Today with YouTube and random/anonymous internet trolls, a lot of people who want to start their own blog, YouTube channel or business are fearful. They are fearful of having people hate on them, or they are maybe fearful of not having anyone appreciate their work.
7. Ignore positive and negative feedback
I want to encourage you and empower you. Don’t let the expectations of others, society, or your own self induced fears hold you back.
This is my strategy:
Be really really honest with yourself, ignore the comments of others (whether positive or negative), and really stick to your own inner voice.
You aren’t gonna please everyone. No matter how nice, and politically correct you try to be, you will always (eventually) offend or piss someone off.
But, if you are centered and focused in yourself, you gain more control and power. You are your only judge in life. You will gain the ultimate robustness. Your only judge is looking at yourself in the mirror; deciding whether you’re proud of your own accomplishments, or if you feel like you’re a failure.
8. Our ultimate fear
Going back to the matter at hand — why do we fear failure?
I think we fear failure, because we are ultimately afraid of death.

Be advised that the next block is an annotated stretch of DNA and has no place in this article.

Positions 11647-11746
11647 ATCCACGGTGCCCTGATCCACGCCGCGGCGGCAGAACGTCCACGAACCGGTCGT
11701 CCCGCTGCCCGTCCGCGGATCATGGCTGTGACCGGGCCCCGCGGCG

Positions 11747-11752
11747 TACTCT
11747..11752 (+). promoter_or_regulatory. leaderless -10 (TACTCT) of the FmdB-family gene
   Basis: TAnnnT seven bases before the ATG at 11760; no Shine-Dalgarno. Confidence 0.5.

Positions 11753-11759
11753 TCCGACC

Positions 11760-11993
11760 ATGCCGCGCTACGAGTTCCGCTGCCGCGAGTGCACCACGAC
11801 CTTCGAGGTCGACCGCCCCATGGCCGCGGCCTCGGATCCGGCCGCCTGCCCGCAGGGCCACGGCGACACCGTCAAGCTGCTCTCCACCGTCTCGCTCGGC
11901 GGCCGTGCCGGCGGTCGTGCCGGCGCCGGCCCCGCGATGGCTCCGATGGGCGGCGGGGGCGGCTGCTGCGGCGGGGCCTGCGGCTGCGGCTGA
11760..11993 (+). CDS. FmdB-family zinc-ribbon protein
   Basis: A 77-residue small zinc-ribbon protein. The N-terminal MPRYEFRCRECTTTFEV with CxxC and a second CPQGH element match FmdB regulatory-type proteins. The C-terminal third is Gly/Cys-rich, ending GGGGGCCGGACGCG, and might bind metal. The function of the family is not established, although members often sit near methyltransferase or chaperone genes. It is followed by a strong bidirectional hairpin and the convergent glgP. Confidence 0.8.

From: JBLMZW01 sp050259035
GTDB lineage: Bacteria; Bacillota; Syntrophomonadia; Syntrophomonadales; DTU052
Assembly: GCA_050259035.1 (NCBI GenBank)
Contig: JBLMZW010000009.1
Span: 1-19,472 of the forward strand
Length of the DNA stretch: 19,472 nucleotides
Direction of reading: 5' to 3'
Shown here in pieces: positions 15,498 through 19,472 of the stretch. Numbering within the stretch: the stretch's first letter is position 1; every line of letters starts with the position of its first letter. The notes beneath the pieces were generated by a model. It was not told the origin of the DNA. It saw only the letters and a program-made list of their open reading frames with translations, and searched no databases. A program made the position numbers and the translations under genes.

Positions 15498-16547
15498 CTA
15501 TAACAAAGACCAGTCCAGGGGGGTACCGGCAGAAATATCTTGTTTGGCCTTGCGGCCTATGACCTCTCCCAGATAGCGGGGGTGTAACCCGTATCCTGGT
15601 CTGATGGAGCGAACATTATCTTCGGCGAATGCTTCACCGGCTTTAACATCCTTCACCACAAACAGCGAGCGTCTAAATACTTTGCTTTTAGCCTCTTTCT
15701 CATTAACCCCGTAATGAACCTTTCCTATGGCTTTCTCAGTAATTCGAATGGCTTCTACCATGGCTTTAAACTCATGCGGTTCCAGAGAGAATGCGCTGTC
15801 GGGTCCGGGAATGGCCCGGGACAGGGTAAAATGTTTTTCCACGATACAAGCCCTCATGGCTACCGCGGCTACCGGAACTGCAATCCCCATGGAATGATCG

In the past, to “fail” meant upsetting the social community, and getting expelled, and therefore you would probably starve to death.
In modern times, honestly —the only real fear we have is the fear of social failure. The fear of being looked as a “loser” or a “failure” by others. But, if your own self assessment of yourself is by yourself — why do you care what others think of you?
9. Do you feel successful in your own eyes?
The biggest thing that has helped me personally is stopping to read comments and feedback from others. Why? Because it helped me stay more true to my own perspective and opinion.
The problem is that we judge the positive feedback and negative feedback from others with too much weight.
For example, when I got good feedback, I would figure out what made others happy, and I would just keep on trying to do what gave me good feedback, rather than asking myself, “Do I like what I’m doing?”
And of course, getting negative feedback sucked. It would make me doubt myself, and it would just put me in a depressive mood. I also want to clarify — getting constructive negative criticism is very useful, but what really got to me was just getting random hateful criticism that wasn’t constructive, that didn’t offer any solutions.
I still do think it is useful to listen to the feedback from your close and loved ones— but my suggestion is this:
Physically listen to the feedback from your inner circle, but ultimately, you must decide for yourself how to act upon that advice.
That means, listen to what others tell you, but remember, the feedback your loved ones give you is just their suggestion, not a mandatory thing you must implement.
Conclusion: “What are you really afraid of?”
Today your assignment is writing down your biggest fear in life. Then look at what you write, and ask yourself,
“Is this really as bad or scary as I think it is?”